By Vadim Solovey, Google Developer Expert.

Recently, I came across an interesting benchmark of BigData systems based on "A Comparison of Approaches to Large-Scale Data Analysis" by Pavlo et al. (SIGMOD 2009). Based on the benchmark methodology, the APMLab guys from Berkeley University developed an open-source software that allows anyone to run this benchmark using public cloud (AWS in this case).

This benchmark measures response time on a handful of relational queries: scans, aggregations, and joins across different data sizes. They have an impressive website with benchmark results, comparing Amazon Redshift, Hive, Shark, Impala and Stinger/Tez.

Since a lot of my time is devoted to working with Google BigQuery, I was intrigued how BigQuery would stand being compared to other solutions based on exactly the same dataset. Clearly, BigQuery has a very different nature since it's shared service and not dedicated, customer-deployed (and maintained) solution. 

Despite this nature of Google BigQuery, the results are extremely surprising (in my humble opinion).

The Dataset

The benchmark allows 3 different sizes of datasets - tiny, 1node and 5nodes. The largest dataset is 5nodes which has ‘rankings’ table with 90 million records and ‘uservisits’ table with 775 million records. The data is generated using Intel's Hadoop benchmark tools. The data itself are available at s3://big-data-benchmark/pavlo/[text|text-deflate|sequence|sequence-snappy]/[suffix]. I used text version of the data which is in CSV format, thus making its very easy to load into BigQuery.

In general, there are two tables with the following schemas:

Ranking table schema:

(Lists websites and their page rank)

  • pageURL (STRING)
  • pageRank (INTEGER)
  • avgDuration (INTEGER)

Uservisits table schema:

(Stores server logs for each web page)

  • sourceIP (STRING)
  • destURL (STRING)
  • visitDate (STRING)
  • adRevenue FLOAT
  • userAgent (STRING)
  • countryCode (STRING)
  • languageCode (STRING)
  • searchWord (STRING)
  • duration (INTEGER)

The Workload

So, once again, the benchmark measures response time on a handful of relational queries: scans, aggregations and joins. Some of the query results are larger than 128MB and violate the quota policy. To overcome this, I was using a destination table to store the query results with setting allowLargeResults to true.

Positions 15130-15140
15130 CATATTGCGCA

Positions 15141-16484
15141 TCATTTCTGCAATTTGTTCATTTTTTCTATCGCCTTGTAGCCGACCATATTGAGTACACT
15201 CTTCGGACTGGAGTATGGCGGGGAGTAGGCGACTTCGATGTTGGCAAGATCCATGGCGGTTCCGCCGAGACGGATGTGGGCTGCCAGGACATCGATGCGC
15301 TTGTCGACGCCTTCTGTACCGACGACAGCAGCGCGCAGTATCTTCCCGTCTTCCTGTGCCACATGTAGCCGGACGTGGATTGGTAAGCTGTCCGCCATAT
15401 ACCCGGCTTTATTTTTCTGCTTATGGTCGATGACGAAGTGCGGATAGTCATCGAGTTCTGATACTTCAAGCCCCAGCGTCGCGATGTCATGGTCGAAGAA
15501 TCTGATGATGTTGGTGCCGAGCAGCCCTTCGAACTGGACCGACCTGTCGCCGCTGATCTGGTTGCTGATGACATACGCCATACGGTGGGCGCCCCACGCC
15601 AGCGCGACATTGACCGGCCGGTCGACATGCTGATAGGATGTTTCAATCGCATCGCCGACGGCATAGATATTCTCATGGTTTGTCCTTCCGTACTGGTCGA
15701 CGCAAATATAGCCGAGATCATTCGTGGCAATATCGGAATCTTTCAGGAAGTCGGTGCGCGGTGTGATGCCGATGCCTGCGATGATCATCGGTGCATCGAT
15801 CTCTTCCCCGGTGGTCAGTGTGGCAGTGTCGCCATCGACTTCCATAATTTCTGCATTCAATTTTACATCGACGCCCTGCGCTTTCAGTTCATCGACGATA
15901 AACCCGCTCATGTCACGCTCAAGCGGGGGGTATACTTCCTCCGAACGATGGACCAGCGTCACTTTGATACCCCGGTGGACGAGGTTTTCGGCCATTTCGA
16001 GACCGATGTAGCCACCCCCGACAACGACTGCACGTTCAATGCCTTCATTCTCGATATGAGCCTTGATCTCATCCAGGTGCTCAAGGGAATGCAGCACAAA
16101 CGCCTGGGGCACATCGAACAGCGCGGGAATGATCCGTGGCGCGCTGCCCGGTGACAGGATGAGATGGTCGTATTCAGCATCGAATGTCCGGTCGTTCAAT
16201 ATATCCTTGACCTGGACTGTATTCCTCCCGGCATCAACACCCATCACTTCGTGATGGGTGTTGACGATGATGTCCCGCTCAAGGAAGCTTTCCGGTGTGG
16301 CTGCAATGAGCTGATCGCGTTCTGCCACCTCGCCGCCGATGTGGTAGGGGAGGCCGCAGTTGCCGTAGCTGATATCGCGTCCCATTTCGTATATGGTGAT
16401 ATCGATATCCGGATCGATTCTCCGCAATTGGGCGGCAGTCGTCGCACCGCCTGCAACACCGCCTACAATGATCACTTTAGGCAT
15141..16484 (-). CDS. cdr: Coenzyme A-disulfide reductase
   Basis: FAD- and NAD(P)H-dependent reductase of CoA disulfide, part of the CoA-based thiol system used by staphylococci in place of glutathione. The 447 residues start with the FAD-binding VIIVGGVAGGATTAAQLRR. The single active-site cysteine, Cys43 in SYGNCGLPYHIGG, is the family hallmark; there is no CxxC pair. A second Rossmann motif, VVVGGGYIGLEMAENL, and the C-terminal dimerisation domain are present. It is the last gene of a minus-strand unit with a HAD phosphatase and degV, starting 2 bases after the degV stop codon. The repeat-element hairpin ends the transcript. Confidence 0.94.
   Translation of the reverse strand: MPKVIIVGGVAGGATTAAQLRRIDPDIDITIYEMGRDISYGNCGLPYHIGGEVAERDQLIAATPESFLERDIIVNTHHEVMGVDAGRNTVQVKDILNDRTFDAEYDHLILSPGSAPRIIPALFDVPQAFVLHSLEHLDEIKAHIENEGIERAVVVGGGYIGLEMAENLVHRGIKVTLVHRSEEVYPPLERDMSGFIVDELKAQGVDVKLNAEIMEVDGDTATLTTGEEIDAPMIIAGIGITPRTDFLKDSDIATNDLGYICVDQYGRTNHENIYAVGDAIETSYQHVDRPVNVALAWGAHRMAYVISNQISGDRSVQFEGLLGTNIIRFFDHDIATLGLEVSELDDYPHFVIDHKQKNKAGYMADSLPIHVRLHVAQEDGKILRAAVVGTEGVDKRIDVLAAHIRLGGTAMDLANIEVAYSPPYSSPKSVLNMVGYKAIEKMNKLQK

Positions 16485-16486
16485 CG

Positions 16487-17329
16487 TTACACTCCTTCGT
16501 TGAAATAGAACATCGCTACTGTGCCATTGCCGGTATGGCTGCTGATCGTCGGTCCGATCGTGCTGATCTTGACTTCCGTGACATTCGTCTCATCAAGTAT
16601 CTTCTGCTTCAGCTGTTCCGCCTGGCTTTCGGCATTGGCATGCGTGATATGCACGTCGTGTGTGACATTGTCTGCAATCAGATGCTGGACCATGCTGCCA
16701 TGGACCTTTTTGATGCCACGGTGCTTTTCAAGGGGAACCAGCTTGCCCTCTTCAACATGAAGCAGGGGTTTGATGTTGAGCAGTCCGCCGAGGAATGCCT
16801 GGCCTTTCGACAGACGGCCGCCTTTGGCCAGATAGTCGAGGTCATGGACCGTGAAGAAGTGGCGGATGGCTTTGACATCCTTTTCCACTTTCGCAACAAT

Another note would be on use of EACH modifier for GROUP BY and JOIN operators. This is required when the dataset is big and there is a high cardinality aggregation or join.


1. Scan Query

This query has 3 permutations, when X is 1000, X is 100 and then X is 10:

SELECT pageURL, pageRank FROM [benchmark.rankings] WHERE pageRank > X


2. Aggregation Query

This query has 3 permutations, when X is 8, X is 10 and then X is 12:

SELECT SUBSTR(sourceIP, 1, X) AS srcIP, SUM(adRevenue)
FROM [benchmark.uservisits]
GROUP EACH BY srcIP


3. Join Query

Like other queries earlier, this one also has 3 permutations: X is ’1980-04-01’, X is ’1983-01-01’ and X is ’2010-01-01’:

SELECT sourceIP, sum(adRevenue) AS totalRevenue, avg(pageRank) AS pageRank
FROM [benchmark.rankings] R
JOIN EACH(SELECT sourceIP, destURL, adRevenue
FROM [benchmark.uservisits] UV WHERE UV.visitDate > "1980-01-01" AND UV.visitDate < X)
NUV ON (R.pageURL = NUV.destURL)
GROUP EACH BY sourceIP
ORDER BY totalRevenue DESC LIMIT 1


4. External Script Query

The original benchmark also measuring performance of UDF (user defined functions). As of today, BigQuery doesn't support UDF but that can change soon and when it does, I am going to update the benchmark with the UDF performance results.


The Results

Occasional query latency spikes are expected with BigQuery due to its shared nature, so I executed each query 10 times (once per hour) and the results are median response time (in seconds) 

Query 1AQuery 1BQuery 1C
Redshift2.492.619.46
Impala (Disk)12.01512.01537.085
Impala (Mem)2.173.0136.04
Shark (Disk)6.6722.4
Shark (Mem)1.71.83.6
Hive50.4959.9343.34
Tez28.2236.3526.44
BigQuery4.614.611.4
Query 3AQuery 3BQuery 3C
Redshift33.2946.08168.25
Impala (Disk)108.68129.815431.26
Impala (Mem)41.2176.005386.6
Shark (Disk)111.7135.6382.6
Shark (Mem)44.767.3318
Hive561.14717.562374.17
Tez323.06402.331361.9
BigQuery9.39.111.2
Query 2AQuery 2BQuery 2C
Redshift25.4656.5179.15
Impala (Disk)113.72155.31277.53
Impala (Mem)84.35134.82261.015
Shark (Disk)151.4164.3196.5
Shark (Mem)83.7100.1132.6
Hive730.62764.95833.3
Tez377.48438.03427.56
BigQuery15.124.411.4
Query 4AQuery 4BQuery 4C
RedshiftN/AN/AN/A
Impala Diskuntesteduntesteduntested
Impala Memuntesteduntesteduntested
Shark Disk232.247.2279.4
Shark Mem162.928.1191.4
Hive896.47150.481047.45
Tez894.1662.6966.18
BigQueryTBDTBDTBD

Looking on the results, it's clear that BigQuery really shines with aggregations (queries 2A, 2B and 2C) and joins (queries 3A, 3B and 3C). In these two queries BigQuery is taking the 1st place among its rivals. 

The first query is pretty fast as well, however due the result size limitation and thus the need to store the query results in temporary table, the performance is not as good as it can be.

Nevertheless, BigQuery is no-maintenance, no-setup and pay-as-you-go BigData solution with awesome performance. I recommend you take a look at that and consider it for your next big data challenge.  

Posted
AuthorVadim Solovey
Categorieshomepage